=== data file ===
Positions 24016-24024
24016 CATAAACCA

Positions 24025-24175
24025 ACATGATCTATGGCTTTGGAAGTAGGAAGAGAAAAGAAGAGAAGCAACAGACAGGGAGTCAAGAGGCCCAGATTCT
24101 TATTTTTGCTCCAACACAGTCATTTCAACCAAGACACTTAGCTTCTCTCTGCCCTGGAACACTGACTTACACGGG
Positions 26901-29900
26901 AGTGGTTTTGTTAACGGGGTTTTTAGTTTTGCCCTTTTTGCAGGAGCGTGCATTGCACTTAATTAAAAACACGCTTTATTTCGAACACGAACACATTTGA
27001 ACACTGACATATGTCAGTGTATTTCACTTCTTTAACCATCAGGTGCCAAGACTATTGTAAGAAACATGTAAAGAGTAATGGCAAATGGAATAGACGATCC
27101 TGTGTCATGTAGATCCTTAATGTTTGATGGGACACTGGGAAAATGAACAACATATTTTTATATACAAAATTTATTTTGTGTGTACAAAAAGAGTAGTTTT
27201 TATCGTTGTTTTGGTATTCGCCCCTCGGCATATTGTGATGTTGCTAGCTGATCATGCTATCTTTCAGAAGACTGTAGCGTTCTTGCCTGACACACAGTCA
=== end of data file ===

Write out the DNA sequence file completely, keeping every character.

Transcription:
Positions 24016-24024
24016 CATAAACCA

Positions 24025-24175
24025 ACATGATCTATGGCTTTGGAAGTAGGAAGAGAAAAGAAGAGAAGCAACAGACAGGGAGTCAAGAGGCCCAGATTCT
24101 TATTTTTGCTCCAACACAGTCATTTCAACCAAGACACTTAGCTTCTCTCTGCCCTGGAACACTGACTTACACGGG
Positions 26901-29900
26901 AGTGGTTTTGTTAACGGGGTTTTTAGTTTTGCCCTTTTTGCAGGAGCGTGCATTGCACTTAATTAAAAACACGCTTTATTTCGAACACGAACACATTTGA
27001 ACACTGACATATGTCAGTGTATTTCACTTCTTTAACCATCAGGTGCCAAGACTATTGTAAGAAACATGTAAAGAGTAATGGCAAATGGAATAGACGATCC
27101 TGTGTCATGTAGATCCTTAATGTTTGATGGGACACTGGGAAAATGAACAACATATTTTTATATACAAAATTTATTTTGTGTGTACAAAAAGAGTAGTTTT
27201 TATCGTTGTTTTGGTATTCGCCCCTCGGCATATTGTGATGTTGCTAGCTGATCATGCTATCTTTCAGAAGACTGTAGCGTTCTTGCCTGACACACAGTCA